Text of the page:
Book Review – Clean C++

Time has passed since my last review in VitoshAcademy and thus I have requested a new great book from for a review.

Although I am not a C++ developer (and I have never been paid to develop on anything else but VBA & SQL), I consider myself a somehow skilled C# developer, who understands other languages. C++ is one of them. Having said that, as far as I am pretty sure that a book titled “Clean VBA” would never ever appear on the market and because I wanted to refresh my C++ knowledge, I have requested a copy of the Clean C++ Book.

The book actually is a really neat and easy to read. It mentions some of the clean code books of Robert C. Martin quite a lot of times, but I hope it brings something new as well (I have not read those, thus I cannot compare).

In general, I liked the book, as far as it was somehow confirming some rules that I am using daily – thus I felt a bit better. E.g., after some time working with VBA, I have coined my own principle to use early binding whenever possible and I was happy to see the same rule written out as a guiding principle for working with C++ compiler – these were the three guiding principles for working with C++ compiler:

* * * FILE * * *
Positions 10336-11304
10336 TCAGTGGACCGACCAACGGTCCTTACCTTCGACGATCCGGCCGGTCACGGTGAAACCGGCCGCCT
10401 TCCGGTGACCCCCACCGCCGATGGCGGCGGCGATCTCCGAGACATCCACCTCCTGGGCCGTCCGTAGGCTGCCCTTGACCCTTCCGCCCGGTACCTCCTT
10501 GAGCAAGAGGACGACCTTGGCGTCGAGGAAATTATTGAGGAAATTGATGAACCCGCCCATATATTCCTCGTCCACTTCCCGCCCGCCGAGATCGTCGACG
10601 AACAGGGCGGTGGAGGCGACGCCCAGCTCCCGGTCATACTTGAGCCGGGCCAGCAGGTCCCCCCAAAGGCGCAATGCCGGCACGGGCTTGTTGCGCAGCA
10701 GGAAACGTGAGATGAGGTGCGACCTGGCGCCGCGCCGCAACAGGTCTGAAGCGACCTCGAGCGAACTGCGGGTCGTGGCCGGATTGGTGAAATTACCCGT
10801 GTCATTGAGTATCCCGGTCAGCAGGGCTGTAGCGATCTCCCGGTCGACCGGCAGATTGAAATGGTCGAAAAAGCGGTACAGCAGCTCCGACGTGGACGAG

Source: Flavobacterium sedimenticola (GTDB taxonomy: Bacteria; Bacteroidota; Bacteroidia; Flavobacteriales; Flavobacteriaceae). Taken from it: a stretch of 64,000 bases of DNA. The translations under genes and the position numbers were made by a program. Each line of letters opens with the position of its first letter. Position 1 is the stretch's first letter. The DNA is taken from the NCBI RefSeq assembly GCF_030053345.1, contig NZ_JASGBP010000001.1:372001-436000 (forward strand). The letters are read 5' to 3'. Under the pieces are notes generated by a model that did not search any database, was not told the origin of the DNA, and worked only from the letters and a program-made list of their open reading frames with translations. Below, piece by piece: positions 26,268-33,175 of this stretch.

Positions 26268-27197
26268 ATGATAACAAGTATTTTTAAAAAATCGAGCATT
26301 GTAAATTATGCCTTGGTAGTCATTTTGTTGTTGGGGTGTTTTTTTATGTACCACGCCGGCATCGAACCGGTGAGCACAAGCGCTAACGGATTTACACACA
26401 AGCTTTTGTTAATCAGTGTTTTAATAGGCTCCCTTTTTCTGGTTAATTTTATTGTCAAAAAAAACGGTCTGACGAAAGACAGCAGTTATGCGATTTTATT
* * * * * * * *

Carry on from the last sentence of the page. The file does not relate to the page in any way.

• Everything that can be done at compile time should be done at compile time
  • Everything that can be checked at compile time should also be checked at compile time
  • Everything the compiler can know about a program should also be determined by the compiler

The book has 9 chapters, with lots of pictures and well-written code (this is what you expect in a book titled “Clean C++”. 🙂 The chapters fro Object Orientation and Functional Programming were of best use for me, because I saw once again the principles for good class design. One of those principles is elaborated as a Square-Rectangle Dilemma. When I have first studied OOP, I remember that one of the example for inheritance was indeed made with “Square is a rectangle and it inherits all of his properties and functions.” The book explains really well why we should not build up code like this and gives the correct way to do it – square and rectangle should be different classes, and square should not inherit rectangle.

In general, I am pretty happy with the book and I would recommend it. Taking a peek into the C++ world was really a new thing for me and I liked it!

My review in is available here.


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